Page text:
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America’s 1st Israeli Art Lending Library Launched at Northeastern University

Right to left: Daniel Agranov, Deputy Consul General of Israel to New England; Yeshi Mengistu, Director of Israel Engagement & Education and JAFI Israel Fellow at Northeastern Hillel; Gilad Skolnick, Executive Director of Northeastern Hillel. (Photo Credit: William Kuang)

At a time when social distancing will limit student trips to Israel and in-person campus programming, Northeastern University Hillel, the Consulate General of Israel to New England and Returning the Sparks announces the launch of the first-ever Israeli Art Lending Library (IALL). 

“Although Zoom events can do a lot, they can’t replace live events and tactile experiences,” stated Gilad Skolnick, executive director of Northeastern University Hillel. “There’s a reason why we are willing to spend so much to go to Broadway or Fenway Park, when it’s free and so much easier to see much of the same on TV.  Tangible events and things resonate in a different way.  We’re wired for experience.  The genius of this art lending library is that it brings a tangible piece of Israel – something personal and uplifting that the student selects – directly to them for daily enjoyment.”

The innovative public-private partnership will be housed at Northeastern University, and it will allow students the opportunity to bring a piece of Israeli art back to their dorm rooms for the year. Art lending libraries exist at several universities, including Harvard University, the University of Chicago, and the University of California, Berkeley, however this is the first art lending library to showcase Israeli artists.

“I listened this spring as foundations shared concerns that short-term immersive Israel trips for college students stood to be compromised for the Fall of 2020, without a clear alternative, due to the need for COVID-19 social distancing,” shared Arinne Braverman, executive director of Returning the Sparks, a non-profit which helps connect Jews with Judaism and Israel.  “I figured if we couldn’t bring students on short trips to Israel and we couldn’t educate through in-person events, we’d bring a piece of Israel home to students and have the process itself be educational, while incorporating their personal preferences. It would be great to see other campuses launch Israel art lending libraries as well,” added Braverman who conceived of and spearheaded the IALL initiative.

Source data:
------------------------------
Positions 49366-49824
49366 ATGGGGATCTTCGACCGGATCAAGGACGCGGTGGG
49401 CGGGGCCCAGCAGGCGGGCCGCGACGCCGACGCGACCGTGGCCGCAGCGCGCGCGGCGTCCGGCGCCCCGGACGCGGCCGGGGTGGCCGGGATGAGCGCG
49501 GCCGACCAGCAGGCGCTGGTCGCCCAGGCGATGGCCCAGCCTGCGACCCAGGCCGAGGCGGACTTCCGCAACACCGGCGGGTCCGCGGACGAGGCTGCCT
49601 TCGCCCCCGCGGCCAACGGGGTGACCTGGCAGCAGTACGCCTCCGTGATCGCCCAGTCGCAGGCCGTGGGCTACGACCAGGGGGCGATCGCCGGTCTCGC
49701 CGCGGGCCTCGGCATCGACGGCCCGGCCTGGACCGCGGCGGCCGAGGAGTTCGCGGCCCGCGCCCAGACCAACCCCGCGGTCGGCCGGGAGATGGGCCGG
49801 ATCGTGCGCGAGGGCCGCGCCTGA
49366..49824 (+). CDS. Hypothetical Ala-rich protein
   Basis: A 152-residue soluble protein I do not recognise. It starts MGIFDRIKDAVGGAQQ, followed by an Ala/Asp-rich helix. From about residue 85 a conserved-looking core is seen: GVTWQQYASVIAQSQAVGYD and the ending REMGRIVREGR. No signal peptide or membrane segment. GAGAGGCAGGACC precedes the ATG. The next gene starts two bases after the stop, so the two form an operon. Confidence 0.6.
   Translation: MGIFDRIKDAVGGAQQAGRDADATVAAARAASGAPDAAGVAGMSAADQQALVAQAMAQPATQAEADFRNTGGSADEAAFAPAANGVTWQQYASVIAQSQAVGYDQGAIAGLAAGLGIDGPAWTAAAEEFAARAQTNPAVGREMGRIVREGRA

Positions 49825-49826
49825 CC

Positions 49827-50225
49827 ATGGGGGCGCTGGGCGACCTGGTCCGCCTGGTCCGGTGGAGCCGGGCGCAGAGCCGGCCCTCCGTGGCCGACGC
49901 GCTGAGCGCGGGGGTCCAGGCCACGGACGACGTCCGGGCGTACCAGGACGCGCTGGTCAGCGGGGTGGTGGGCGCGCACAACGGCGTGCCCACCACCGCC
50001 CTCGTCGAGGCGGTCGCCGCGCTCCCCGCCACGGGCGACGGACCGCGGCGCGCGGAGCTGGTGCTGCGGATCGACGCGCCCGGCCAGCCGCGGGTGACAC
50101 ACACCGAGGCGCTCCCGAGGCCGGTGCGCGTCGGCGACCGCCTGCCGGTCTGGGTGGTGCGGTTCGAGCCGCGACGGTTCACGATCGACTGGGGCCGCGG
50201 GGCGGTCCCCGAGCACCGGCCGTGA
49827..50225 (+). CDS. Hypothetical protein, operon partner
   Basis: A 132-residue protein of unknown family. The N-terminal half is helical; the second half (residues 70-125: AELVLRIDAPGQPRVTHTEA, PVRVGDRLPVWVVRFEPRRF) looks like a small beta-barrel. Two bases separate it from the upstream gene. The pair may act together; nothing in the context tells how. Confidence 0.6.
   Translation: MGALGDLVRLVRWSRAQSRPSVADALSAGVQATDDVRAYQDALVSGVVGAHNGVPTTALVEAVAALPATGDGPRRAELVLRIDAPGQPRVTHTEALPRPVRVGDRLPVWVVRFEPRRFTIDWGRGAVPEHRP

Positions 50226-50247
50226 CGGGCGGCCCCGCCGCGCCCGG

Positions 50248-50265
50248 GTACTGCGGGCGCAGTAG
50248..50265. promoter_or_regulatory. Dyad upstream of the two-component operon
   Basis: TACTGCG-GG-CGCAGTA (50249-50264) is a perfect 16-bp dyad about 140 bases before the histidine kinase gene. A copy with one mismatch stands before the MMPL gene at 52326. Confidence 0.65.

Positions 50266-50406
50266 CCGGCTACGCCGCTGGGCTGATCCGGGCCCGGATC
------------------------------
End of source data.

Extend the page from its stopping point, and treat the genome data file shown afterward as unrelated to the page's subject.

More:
The IALL website (IsraelArtNU.com) provides a social distancing-friendly means for selecting Israeli art, while granting an opportunity for students to learn more about the art’s subject and origin from the safety of one’s own dorm.

Framed Israeli prints, photographs, and original pieces were curated based on feedback Northeastern University Hillel received from student leader focus groups this summer.  The selections represent Israel’s diverse society, and include selections by Jewish, Christian, Muslim, and LGBTQ Israelis, as well as artists with disabilities.

“Israeli society is a mix of different cultural backgrounds and identities, and as an innovative democracy with a rich history, it produces a variety of messages that reflect the diversity of perspectives, experiences and thinking of its people.  We are glad to be able to show a little piece of our country through the intimate lens of art,” added Daniel Agranov, deputy consul general of Israel to New England.  “IALL allows us to actively support a diverse array of Israeli artists during a challenging global economy, while providing students with resources to learn more about our country through related articles and maps.”

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